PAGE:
Postcards from the You Yangs

I’m getting tired of starting each post with,”Its been quite awhile since I uploaded a new page.” And even if I wasted half a page explaining the ins and outs of the delays, let’s face it, like apathy, no one cares. 🙂

The problem for me with a blog like this is if I don’t get the time on the day, then several go by, and a new project has emerged and the blog is left in the dust.

So, just as well I decided to send postcards!

EE and I took advantage of the early morning sunshine and headed to the You Yangs.  Couple of things stood out for us.  We’d been discussing the fact that neither of us had made any reasonable shots of Scarlet Robins for quite a long while.  Not just because we were spending time in the wrong areas, but well, the birds had been around either.

So you might well imagine, (if you will), our delight, surprise and excitement when we pulled into the carparking area and had to shoo a pair of Scarlets out of the way so we could park the vehicle.  Gotta think a day when the birds meet you in the carpark is going to be a good day.

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Not only did we find the Scarlets, but also a female Red-capped Robin.  She seems to travel with a male Scarlet and it didn’t take long for him to turn up as well.
After a few drops of rains the other day, some of the rock pools were still holding water and the birds were making the most of it for early morning bathing.

And to add to the excitement, a ‘whoosh’ directly overhead as a Wedge-tailed Eagle at full tilt flew just over the treetops and out to a thermal and began to circle not that far from us.  How good!



Crimson Rosella enjoying a clean up after a bath


Scarlet Robin drying off after a bath


Of all the birds I work with I often think the White-plumed Honeyeaters enjoy the water the most. Usually its a splash and dash, but this bird seemed to soak it all up


Looks like he’s bathing, but he actually catching tiny insects from the pool



Eastern Spinebill working like a humming-bird


She is rapidly becoming my favourite Red-capped Robin to work with. Her tolerance for the human condition is boundless.  I must work a name for her, as its going to be a great relationship (for me) in the coming months.


The Red-capped female travels with this Scarlet. I’ve no idea of the relationship, but they spend a lot of time talking together and hunt in the same area.


Not to be outdone a female Scarlet Robin came by for a looksee as well.



Always a pleasure.  This bird flew directly over us and then circled in a updaft.


10 thoughts on “Postcards from the You Yangs

  1. All lovely shots and your postcards are always welcome, whenever you have the time. But oh, what a fantastic shot is the one of the Eastern Spinebill. Thanks for sharing, as always.


  2. Amazing photos David, especially the Spinebill feeding in flight, I have never seen that before. This is a very special capture. It is good to see you here again, and the beautiful southern birds. We don’t see Scarlets much this close to the coast. The Red-caps have apparently moved further north and there are reports of some nesting near Sydney. The Wedgie was a nice final touch.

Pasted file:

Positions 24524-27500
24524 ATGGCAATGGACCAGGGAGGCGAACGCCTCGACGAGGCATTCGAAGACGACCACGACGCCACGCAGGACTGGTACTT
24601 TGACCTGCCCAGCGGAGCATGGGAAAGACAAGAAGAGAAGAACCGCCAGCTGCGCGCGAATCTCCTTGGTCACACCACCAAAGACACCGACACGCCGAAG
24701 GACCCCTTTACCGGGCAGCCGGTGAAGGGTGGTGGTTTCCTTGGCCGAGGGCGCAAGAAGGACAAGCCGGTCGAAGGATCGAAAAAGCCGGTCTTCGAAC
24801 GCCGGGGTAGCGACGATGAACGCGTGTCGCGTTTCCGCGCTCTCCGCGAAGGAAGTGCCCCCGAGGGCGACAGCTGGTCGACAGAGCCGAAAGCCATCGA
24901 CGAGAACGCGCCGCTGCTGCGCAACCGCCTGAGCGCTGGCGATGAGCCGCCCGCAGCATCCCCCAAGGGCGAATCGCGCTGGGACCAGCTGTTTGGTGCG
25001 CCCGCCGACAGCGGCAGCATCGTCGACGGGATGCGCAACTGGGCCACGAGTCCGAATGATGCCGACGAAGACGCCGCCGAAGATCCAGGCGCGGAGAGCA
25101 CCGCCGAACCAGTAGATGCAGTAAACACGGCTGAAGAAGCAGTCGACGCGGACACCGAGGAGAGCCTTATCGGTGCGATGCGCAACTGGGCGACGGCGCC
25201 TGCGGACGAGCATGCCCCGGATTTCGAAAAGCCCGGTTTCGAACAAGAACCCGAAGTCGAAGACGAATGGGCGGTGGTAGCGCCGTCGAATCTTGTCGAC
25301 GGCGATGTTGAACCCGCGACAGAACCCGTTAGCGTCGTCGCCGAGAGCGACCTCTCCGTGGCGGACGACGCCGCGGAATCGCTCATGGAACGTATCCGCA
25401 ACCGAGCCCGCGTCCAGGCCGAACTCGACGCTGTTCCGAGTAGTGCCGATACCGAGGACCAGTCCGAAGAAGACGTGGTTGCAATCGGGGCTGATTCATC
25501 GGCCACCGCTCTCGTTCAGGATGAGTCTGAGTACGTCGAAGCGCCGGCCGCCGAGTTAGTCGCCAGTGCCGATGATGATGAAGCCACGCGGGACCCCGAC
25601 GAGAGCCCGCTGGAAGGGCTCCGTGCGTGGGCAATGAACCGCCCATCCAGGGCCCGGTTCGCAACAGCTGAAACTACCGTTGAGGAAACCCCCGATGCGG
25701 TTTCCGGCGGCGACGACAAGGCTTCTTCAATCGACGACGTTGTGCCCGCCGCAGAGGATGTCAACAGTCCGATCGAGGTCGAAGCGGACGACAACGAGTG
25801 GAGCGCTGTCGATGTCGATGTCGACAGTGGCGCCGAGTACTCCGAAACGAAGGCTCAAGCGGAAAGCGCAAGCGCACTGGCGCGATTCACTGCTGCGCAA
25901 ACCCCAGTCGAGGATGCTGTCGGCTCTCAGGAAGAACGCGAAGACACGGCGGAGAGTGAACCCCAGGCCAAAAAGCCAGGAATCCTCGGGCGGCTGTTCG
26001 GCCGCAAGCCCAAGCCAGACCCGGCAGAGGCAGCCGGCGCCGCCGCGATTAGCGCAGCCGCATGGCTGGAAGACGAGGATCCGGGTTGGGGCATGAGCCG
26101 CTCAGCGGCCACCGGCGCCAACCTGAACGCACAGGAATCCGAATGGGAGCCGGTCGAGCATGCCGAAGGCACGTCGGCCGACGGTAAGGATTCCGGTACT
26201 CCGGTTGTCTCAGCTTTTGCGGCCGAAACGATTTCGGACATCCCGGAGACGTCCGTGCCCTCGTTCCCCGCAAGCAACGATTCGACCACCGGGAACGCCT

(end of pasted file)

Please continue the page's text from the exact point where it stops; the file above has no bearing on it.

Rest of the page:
1. G,day AB. One of my favourite bird sites locally, Woodlands Historic Park also has had a lack of Red-capped Robins over the past year or so. When I first started there were robins every couple of hundred metres or so.
      Not sure what has caused the change

      Liked by 1 person

  3. Thanks For sharing david , I had the same experience in chiltern only yesterday, a scarlet hanging closely with flame robins …. pretty little birds


    1. G’day An. It is such an interesting liaison. I used to see large flocks of Flame Robins over winter, always with a few Scarlets. The large mixed flock included thronbills, wagtails, whistlers and sitellas and a few others. But Woodlands no longer seem to be able to support the flocks or there is other places of preference.
      One of those bird things I’ll never understand


  4. Just for completeness. The Red-capped Robin now has a new name. Philomena.
    I’ve yet to discuss this with her and gain approval, but if not, I’ll just have to keep trying.
    The reason for “p” names is they have in the past seemed to be alert to words beginning with “p”.


  5. G’day David and thanks for the beautiful postcards. Guess what – I almost went to You Yangs yesterday but in the last minute decided to turn to Woodlands. Thinking of you I crossed the Bandicoot Hilton and on the top of Gellibrand Hill I took the first shots of a Flame Robin this season. When he flew away I saw a Wedge-tailed Eagle flying high in the skies. So now it’s definitely You Yangs ASAP. I wonder if I meet Philomena there. If I do, I’ll definitely greet her by her new name ;-).
    Keep on blogging…


  6. G,day Adam, Wow, Glad you took the opportunity. Great to know they are back. We did spend a rather fruitless day out there the other week.
    We dropped by the Office and walked along the top river track toward the market gardens and found half a dozen Flame Robins working the fence and the mown track area. I feel a blog coming on. 🙂

    The place for Philomena is the car park at the Big Rock
    She is pretty reliable.



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